Thus we can change the previous expression to: x -= 48, x -= 16, x = ~x, x += (x > 9 || x < 0) ? 7 : 0, x += 48, which is equal to x -= 64, x = ~x, x += (x > 9 || x < 0) ? 7 : 0, x += 48.

The above code is just an implementation of the last expression. -W is x -= 32 and +O is x += 24. Since Marbelous uses unsigned 8-bit arithmetic, the condition <A covers both the case of x > 9 and x < 0.

• Did you create Marbelous? Commented Jan 1, 2016 at 1:16
• @RikerW Marbelous was created/fleshed out by several PPCG users including myself: See here. Commented Jan 1, 2016 at 1:19
• Okay. Thanks for letting me know. Commented Jan 1, 2016 at 1:21

# JavaScript ES6, 61 bytes 66 68 48 53 64

Saves quite a few bytes thanks to @Cᴏɴᴏʀ O'Bʀɪᴇɴ, @NinjaBearMonkey, and @nderscore

s=>"#"+(1e5+(8**8+~('0x'+s.slice(1))).toString(16)).slice(-6)


Takes advantage of auto-type-casting. Fixing the zeros killed the byte count

• Use eval(0x${s.slice(1)}) instead of parseInt Commented Jan 1, 2016 at 0:07 • @CᴏɴᴏʀO'Bʀɪᴇɴ That's the same length? Commented Jan 1, 2016 at 0:08 • @CᴏɴᴏʀO'Bʀɪᴇɴ thanks, I used - instead of eval which saved even more bytes Commented Jan 1, 2016 at 0:09 • Oh, forgot about auto type casting :D Commented Jan 1, 2016 at 0:09 • Try it with the input #FFFFFF. Returns #0. Commented Jan 1, 2016 at 0:19 ## JavaScript ES6, 635852 49 bytes c=>c.replace(/\w/g,x=>(15-0x${x}).toString(16))


Thanks to nderscore for saving 11 bytes!

• -5 bytes: c=>"#"+[...c].map(x=>"fedcba9876543210"[+('0x'+x)]).join Commented Jan 1, 2016 at 8:06
• @nder exactly, thought about it already :) Thanks. Was going to use it, but with "eval". Commented Jan 1, 2016 at 8:09
• ah, I've got one more -6: c=>c.replace(/\w/g,x=>"fedcba9876543210"[+('0x'+x)]) Commented Jan 1, 2016 at 8:13
• c=>c.replace(/\w/g,x=>('0x'+x^15).toString(16))
– l4m2
Commented Aug 17, 2023 at 19:41

# Vyxal, 4 bytes

k6ḂĿ


Try it Online!

k6ḂĿ
k6   # Hex chars - "012356789abcdef"
Ḃ  # Bifurcate - push its reverse without popping
Ŀ # Transliterate the input from the hex chars to the reverse hex chars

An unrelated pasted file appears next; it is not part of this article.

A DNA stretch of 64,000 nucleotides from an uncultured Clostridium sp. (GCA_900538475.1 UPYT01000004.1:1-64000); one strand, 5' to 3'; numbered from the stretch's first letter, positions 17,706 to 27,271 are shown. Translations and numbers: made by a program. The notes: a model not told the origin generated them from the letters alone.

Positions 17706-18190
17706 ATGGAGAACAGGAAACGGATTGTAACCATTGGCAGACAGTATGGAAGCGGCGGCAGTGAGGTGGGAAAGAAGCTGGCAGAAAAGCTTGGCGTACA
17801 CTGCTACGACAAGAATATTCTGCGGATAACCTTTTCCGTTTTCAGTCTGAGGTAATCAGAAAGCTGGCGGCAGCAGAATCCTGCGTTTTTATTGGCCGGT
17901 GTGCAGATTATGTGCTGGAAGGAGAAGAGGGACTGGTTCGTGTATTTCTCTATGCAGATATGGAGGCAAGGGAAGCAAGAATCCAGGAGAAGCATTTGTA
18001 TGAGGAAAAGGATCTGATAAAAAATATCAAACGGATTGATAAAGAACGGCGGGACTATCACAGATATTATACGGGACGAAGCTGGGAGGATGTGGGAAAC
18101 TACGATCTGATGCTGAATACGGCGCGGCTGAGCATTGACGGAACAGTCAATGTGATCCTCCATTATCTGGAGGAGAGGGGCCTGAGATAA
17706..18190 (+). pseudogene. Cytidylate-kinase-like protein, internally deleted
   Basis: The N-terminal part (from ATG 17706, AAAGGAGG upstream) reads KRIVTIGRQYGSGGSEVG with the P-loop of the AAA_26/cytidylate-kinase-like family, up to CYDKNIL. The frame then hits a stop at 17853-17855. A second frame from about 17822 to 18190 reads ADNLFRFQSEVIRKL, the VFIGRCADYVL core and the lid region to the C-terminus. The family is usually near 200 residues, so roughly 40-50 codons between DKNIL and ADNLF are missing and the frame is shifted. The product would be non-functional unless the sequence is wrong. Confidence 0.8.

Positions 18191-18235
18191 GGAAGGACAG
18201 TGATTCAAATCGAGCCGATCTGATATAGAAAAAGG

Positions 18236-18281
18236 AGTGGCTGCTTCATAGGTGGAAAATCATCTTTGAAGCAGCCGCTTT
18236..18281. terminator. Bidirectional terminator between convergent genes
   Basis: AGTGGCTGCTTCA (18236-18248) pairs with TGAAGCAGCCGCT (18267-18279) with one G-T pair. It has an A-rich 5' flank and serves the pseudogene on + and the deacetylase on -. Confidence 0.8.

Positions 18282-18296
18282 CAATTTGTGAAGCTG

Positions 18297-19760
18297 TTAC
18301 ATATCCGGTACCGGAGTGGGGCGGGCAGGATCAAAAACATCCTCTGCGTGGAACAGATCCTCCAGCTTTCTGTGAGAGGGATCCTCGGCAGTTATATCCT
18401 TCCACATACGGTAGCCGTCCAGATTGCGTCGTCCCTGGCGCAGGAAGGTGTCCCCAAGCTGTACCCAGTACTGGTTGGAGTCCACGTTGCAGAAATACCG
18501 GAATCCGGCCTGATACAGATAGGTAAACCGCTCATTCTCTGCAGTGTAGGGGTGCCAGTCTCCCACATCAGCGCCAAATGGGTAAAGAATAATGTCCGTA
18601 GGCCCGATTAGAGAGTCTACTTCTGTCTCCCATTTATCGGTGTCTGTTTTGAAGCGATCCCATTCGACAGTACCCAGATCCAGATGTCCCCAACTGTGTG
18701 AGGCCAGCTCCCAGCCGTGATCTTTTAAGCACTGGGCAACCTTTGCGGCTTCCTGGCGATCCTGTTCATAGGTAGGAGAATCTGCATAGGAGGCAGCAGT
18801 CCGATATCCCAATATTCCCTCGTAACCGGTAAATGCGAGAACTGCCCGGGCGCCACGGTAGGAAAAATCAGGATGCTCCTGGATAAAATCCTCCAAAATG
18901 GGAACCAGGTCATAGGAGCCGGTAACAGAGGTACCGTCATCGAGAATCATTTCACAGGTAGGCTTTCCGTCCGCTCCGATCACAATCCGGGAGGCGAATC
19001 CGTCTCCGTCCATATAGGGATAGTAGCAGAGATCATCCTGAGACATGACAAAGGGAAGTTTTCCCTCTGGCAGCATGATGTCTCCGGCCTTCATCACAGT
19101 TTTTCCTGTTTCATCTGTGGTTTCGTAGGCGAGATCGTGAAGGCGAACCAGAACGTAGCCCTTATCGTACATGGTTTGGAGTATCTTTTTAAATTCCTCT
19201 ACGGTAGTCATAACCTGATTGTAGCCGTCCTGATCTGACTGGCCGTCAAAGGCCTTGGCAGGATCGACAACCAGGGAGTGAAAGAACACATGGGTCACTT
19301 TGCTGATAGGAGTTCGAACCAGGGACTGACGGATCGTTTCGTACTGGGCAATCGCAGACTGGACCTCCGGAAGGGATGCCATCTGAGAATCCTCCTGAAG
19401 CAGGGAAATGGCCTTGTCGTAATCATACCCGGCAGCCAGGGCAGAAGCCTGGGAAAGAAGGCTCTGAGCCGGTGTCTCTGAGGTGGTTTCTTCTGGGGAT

# Jolf, 17 bytes

pq#-w^88C Li1~560
_Li1     the input, w/out the first char
C    ~5   parsed as a base-16 integer (~5 = 16)
w^88          8 ^ 8 - 1 (the magic number)
-              subtract the parsed input from said number
60 pad the result with 6 0's


Try it here!, Test suite (Use full run, which now works.)

# Japt, 3532222016 15 bytes

¡Y?(F-XnG)sG :X


Explanation:

¡                 //Take input and map (shortcut to "Um@"). Input should in the form of "#123456"
Y?               //if Y is not 0, then return (F-XnG)sG, otherwise last step...
F-XnG           //Subtract X, converted from hexadecimal (G is 16) to decimal, from 15
:X   //...otherwise return X unchanged (happens only with #, the first char)

• Nice one! I saw this last night and said to myself, "Tomorrow I'll help to golf it down." But by now you've golfed it further than I thought possible. :) Commented Jan 1, 2016 at 19:54

# Perl, 30 bytes

includes +1 for -p

s/\w/sprintf"%x",15&~hex$&/eg  usage: echo #000000 | perl -p file.pl or echo #000000 | perl -pe 's/\w/sprintf"%x",15&~hex$&/eg'.

# MATL, 21 bytes

35,5Y216,j6L)!16ZA-)h


This uses release 6.0.0 of the language/compiler, which is earlier than the challenge.

Input digits should be uppercase.

### Example

This has been executed on Octave:

>> matl
> 35,5Y216,j6L)!16ZA-)h
>
> #FFAA20
#0055DF


### Edit (June 12, 2016)

The code can now be tried online. Commas need to be replaced by spaces, and 6L by 4L, to conform to changes in the language.

### Explanation

35,             % number literal: ASCII code of '#'
5Y2             % '0123456789ABCDEF'
16,             % number literal
j               % input string
6L)             % remove first element
!               % transpose
16ZA            % convert from hex to dec
-               % subtract from 16
)               % index into '0123456789ABCDEF' to convert back to hex
h               % prepend 35, which gets automatically converted into '#'


# x86-16 machine code, IBM PC DOS, 6041 32 bytes

Binary:

00000000: be82 00ac cd29 b106 ac3c 397e 022c 272c  .....)...<9~.,',
00000010: 30f6 d03c f976 0204 2704 40cd 29e2 e9c3  0..<.v..'.@.)...


Unassembled listing:

BE 0082     MOV  SI, 82H            ; command line input set to string
AC          LODSB                   ; load first '#' char
CD 29       INT  29H                ; write it to console
B1 06       MOV  CL, 6              ; loop 6 chars
INLOOP:
AC          LODSB                   ; load next ASCII hex char into AL
3C 39       CMP  AL, '9'            ; is char an alpha (a-f)?
7E 02       JLE  NOHEX_IN           ; if not, is numeric
2C 27       SUB  AL, 'f'-'9'-6      ; otherwise ASCII adjust a-f
NOHEX_IN:
2C 30       SUB  AL, '0'            ; ASCII to decimal convert
F6 D0       NOT  AL                 ; complement the color (magic happens here)